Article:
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Vendor to Foxhole Tracking

The U.S. Military's Combat Feeding Program pilot shows that RFID can be used to provide real-time visibility of rations as they move from the manufacturer to units in the field.
By Mark Roberti
Station 8: A DS Supply Point is a smaller field distribution center that supplies directly to units in the field. The flatbed truck with 10 pallets entered Station 8, a simulated DS Supply Point, and a portable reader was used to scan the BAP tag on the flatbed and wirelessly upload a list of the entire contents of the truck. Once the contents information was uploaded, Senseware automatically added the 10 pallets to the DS Supply Point's inventory database.

Station 9: The integrity of the pallet is checked as it moves to the DS issue area

Station 9: A forklift without an RFID reader unloaded the flatbed at Station 9. As it moved through a portal identical to the one at the GS Supply Point, a stationary 915 MHz reader was once again used to scan each pallet’s check tag to determine whether pallets moved to the issue area were still intact and inventory added to the DS bulk storage. Pallets were then moved to an issue area to be broken down. This is where the DS Supply Point fulfills requisitions from units in the field.

Station 10: At Station 10, which simulated an issue area at a DS Supply Point, staff took some of the cases off the pallets to create "unit piles"—bundles of pallets and loose cases—of rations ordered by four simulated Army units in the field. The staff then used a handheld Symbol 915 MHz RFID reader to scan the RFID tags on the cases and confirm the orders matched the requests from the units in the field. After the tags were scanned, the reader was put in a cradle connected to a PC, and the units’ issue data uploaded to Senseware running on the PC. Cases were then deducted from inventory at the DS Supply point.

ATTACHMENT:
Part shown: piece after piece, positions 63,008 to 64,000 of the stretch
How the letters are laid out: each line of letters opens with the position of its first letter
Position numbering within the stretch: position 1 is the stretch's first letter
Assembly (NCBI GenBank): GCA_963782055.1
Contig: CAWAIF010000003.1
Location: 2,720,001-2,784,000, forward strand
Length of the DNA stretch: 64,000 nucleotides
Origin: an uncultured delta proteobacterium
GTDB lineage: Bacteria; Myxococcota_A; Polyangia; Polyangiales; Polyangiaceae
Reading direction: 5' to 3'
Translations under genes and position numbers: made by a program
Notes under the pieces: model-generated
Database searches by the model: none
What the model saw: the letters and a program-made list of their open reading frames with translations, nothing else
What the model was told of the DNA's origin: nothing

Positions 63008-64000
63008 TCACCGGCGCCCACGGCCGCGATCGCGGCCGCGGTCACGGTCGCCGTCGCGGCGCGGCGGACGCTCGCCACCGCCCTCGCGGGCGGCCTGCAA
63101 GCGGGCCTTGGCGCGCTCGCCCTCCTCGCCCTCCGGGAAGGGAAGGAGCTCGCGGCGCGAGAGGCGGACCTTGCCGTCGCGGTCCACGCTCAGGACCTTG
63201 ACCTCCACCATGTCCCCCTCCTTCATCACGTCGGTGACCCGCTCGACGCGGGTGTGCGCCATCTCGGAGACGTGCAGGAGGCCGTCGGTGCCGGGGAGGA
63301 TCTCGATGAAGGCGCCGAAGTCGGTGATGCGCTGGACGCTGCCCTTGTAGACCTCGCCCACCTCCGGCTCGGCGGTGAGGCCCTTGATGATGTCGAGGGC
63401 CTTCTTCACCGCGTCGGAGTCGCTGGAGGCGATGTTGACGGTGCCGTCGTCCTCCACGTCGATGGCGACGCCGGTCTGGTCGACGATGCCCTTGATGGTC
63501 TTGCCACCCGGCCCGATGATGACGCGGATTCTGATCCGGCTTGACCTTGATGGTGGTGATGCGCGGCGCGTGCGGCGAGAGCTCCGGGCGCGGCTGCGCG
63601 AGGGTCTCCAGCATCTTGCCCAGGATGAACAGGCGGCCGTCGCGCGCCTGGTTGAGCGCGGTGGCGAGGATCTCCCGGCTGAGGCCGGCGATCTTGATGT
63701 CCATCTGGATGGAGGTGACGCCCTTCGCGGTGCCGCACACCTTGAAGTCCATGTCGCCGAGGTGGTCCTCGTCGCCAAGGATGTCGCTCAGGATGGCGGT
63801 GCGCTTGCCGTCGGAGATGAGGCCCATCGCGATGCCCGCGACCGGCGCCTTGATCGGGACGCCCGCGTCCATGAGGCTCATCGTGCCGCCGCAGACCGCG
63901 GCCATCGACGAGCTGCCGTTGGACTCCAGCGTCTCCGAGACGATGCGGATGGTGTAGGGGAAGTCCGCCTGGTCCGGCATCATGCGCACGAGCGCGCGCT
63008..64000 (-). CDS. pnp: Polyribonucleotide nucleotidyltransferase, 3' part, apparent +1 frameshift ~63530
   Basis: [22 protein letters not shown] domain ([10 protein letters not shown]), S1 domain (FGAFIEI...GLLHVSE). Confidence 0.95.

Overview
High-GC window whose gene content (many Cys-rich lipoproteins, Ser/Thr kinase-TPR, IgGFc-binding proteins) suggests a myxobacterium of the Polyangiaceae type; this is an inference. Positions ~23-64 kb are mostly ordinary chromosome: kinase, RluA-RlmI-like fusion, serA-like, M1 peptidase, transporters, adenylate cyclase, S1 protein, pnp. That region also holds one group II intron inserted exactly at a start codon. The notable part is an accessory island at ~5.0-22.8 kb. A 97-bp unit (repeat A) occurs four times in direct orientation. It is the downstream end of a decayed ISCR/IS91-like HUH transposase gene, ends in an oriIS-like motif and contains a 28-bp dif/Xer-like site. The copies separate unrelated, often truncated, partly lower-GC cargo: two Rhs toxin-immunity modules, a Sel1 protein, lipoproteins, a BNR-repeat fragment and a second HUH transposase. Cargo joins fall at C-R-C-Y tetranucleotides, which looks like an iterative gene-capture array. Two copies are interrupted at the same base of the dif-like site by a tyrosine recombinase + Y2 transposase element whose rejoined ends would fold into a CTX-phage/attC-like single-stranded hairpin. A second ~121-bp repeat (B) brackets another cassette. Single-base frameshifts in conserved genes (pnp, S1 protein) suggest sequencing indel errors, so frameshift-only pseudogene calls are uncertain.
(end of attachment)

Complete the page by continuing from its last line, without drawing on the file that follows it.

The pilot was conducted over a period of four days. Due to very heavy rain and wind, the last two days were conducted indoors (the DOD was using off-the-shelf readers and computer equipment that were not hardened for military field use). There were some minor glitches. But these issues were quickly resolved through the cooperative efforts of the on-site RFID team and the Defense Depot San Joaquin IT staff.

"If there is anyone out there who thinks RFID is plug and play, they are mistaken," says Darsch. "It takes some effort, but the effort is worth it. The bottom line is we showed that the theater manager truly can have total asset visibility from the first quarter mile to the last quarter mile."

The tests proved that data about cases of MREs being shipped overseas could be aggregated and disaggregated automatically, but there are still issues that need to be resolved before the technology can be widely deployed in the supply chain. For instance, the portable readers were too large to be used in the field. The 2.45 GHz readers interfered with the 2.45 GHz 802.11b wireless LAN used to transfer data to and from the wireless computer on the forklift.

Oak Ridge National Laboratory will do a detailed technical evaluation of the pilot. The lessons learned during the development and execution of the pilot will be shared with other units within the DOD and will likely be incorporated into the final RFID rollout plan that the DOD plans to publish in July. "There are a lot of lessons that we learned during the course of this project," says Darsch. "Hopefully, others will benefit from the work we've done."

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